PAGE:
The man behind the government's electronic health record initiatives, Dr. David Blumenthal, will end his two-year tenure as national health care IT coordinator.
National health care IT
leader Dr. David Blumenthal announced Feb. 3 that he will step down from his
post this spring to return to his career as a professor of medicine and health
care policy at Harvard University.
President Barack Obama
appointed Blumenthal as the national coordinator for health information
technology in March 2009. Congress passed the HITECH (Health Information
Technology Economic and Clinical Health) Act of 2009 the month before.
Blumenthal helped nudge the health care industry toward adopting EHRs
(electronic health records) and satisfying the government's meaningful-use
"HITECH gave ONC a
major role in assisting health professionals and institutions to make these
critical changes in the way care is delivered, and we have begun this work in
earnest," Blumenthal wrote in a memo to the staff of the ONC (Office of
the National Coordinator) of Health Information Technology, obtained by Health Care IT
Under his watch, Obama's administration pledged to award up to $27 billion in incentives for
health care companies implementing EHRs, beginning last month. The allotment is
now under fire in Congress, however.
"David will leave his
post having built a strong foundation, created real momentum for HIT [health
IT] adoption, charted a course for the meaningful use of EHRs, and launched a
new phase of cooperative and supportive work with the health care community,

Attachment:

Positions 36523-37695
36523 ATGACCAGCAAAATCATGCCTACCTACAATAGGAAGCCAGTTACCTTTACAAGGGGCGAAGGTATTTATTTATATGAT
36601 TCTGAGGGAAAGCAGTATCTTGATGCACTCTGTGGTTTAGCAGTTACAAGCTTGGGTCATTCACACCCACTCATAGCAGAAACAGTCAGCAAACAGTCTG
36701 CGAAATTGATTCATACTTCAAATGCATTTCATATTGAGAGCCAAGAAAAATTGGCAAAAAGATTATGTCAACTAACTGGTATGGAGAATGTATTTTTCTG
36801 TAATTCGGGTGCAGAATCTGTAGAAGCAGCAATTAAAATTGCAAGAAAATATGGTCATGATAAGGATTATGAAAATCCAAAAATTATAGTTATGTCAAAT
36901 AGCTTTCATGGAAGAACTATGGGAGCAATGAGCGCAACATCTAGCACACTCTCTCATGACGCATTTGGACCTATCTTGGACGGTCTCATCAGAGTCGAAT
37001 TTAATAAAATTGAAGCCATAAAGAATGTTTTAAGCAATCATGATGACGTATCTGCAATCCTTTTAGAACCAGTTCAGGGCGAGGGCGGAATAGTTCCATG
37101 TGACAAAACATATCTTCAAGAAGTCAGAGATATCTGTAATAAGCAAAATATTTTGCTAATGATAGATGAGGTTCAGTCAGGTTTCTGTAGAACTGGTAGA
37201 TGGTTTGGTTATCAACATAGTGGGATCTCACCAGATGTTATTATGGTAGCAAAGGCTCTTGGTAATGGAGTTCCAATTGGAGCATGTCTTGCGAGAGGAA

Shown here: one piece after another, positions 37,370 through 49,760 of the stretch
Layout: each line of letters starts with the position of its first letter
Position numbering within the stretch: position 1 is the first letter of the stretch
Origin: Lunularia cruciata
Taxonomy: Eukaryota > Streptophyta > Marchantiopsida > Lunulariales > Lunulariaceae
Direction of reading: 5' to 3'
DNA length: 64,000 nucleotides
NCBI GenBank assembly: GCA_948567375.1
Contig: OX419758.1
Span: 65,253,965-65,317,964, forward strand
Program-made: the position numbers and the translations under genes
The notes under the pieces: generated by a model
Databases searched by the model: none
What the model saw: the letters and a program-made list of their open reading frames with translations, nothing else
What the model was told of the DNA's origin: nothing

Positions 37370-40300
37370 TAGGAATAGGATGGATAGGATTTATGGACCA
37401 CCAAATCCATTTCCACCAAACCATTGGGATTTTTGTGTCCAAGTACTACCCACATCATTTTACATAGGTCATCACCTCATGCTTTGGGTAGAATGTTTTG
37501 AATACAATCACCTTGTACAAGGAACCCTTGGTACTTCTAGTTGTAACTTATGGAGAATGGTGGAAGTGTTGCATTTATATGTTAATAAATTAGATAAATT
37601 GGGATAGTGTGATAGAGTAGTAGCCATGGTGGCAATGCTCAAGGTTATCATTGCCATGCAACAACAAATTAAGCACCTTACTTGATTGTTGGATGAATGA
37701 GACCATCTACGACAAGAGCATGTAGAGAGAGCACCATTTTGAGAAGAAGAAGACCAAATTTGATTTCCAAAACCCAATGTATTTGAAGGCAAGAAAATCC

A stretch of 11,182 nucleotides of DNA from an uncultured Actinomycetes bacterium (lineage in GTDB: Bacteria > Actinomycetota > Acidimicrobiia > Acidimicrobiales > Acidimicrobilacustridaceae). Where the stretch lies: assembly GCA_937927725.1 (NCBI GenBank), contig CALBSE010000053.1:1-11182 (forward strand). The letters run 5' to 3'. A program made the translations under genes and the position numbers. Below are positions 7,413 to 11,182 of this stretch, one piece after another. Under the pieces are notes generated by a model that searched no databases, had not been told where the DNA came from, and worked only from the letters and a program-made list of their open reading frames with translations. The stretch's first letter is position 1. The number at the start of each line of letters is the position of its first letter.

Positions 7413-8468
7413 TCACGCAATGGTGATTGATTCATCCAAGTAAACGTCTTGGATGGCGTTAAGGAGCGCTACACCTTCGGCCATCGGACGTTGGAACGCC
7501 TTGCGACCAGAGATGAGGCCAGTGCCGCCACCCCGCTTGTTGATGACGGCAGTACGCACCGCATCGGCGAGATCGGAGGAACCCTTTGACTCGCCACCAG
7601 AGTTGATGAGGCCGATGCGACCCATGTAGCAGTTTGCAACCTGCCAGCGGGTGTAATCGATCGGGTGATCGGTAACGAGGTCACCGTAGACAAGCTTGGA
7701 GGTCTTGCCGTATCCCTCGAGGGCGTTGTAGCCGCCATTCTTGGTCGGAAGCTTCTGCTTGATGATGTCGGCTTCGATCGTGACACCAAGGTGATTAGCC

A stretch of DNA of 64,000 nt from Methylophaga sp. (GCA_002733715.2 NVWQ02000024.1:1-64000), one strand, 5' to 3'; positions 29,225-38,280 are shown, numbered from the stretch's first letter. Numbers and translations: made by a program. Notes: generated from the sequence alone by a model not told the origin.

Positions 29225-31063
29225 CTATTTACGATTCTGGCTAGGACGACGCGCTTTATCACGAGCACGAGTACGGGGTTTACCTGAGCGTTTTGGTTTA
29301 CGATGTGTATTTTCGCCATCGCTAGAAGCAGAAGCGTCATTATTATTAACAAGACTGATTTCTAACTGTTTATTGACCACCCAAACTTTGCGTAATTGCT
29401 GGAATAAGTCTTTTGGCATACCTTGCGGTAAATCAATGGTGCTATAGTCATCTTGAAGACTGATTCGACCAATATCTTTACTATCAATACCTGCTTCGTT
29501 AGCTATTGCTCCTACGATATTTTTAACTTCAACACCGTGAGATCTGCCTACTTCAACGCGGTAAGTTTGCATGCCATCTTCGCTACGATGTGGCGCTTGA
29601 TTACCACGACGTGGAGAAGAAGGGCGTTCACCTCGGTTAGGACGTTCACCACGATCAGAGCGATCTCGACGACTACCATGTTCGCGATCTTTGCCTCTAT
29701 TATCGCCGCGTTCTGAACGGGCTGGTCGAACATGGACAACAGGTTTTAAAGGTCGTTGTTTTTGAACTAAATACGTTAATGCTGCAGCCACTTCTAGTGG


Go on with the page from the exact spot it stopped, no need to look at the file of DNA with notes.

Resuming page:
states and cities across the nation," Health & Human Services
Secretary Kathleen Sebelius wrote in a memo to Health and Human Service senior
leadership and ONC staff.
From the time he took the
ONC post, he had planned to return to Harvard this spring, Blumenthal wrote.
Word of Blumenthal's
impending departure came a day after he announced
pilot HIEs (health-information exchanges) for Minnesota and
Rhode Island. The Direct Project is a government initiative to make HIEs
accessible for health care professionals nationwide.
The Direct Project announcement
marked a natural time for Blumenthal to step aside, suggested Gartner analyst
"It was fitting that
Dr. Blumenthal announced his departure the day after a press conference
announcing that the Direct Project had gone into live production," Rishel
wrote in an e-mail to eWEEK. "Remarkable speed, transparency and
leadership without being dictatorial have been the hallmarks of the ONC under
his leadership," he added.
During his time at the ONC,
the agency started 84 community college programs to provide health care IT
training for clinicians. The ONC also set up the Beacon program to help
communities establish HIEs for sharing health records. Recently 17 communities
received Beacon status, including the Greater
Tulsa Health Access Network
With Blumenthal leaving and
Republicans in Congress anxious to repeal the Obama administration's national
health program, it remains to be seen what will come of the meaningful-use
guidelines and the push for EHRs
"I think the health IT
industry would like to see the meaningful-use requirements, rules and
definitions progress and be finalized more quickly, and the change in
leadership could result in either a slowdown or additional momentum, depending
on who is the replacement and how quickly they are put in place," Judy
Hanover, an analyst for IDC, told eWEEK in an e-mail. "It would be
disappointing if momentum was lost in the transition."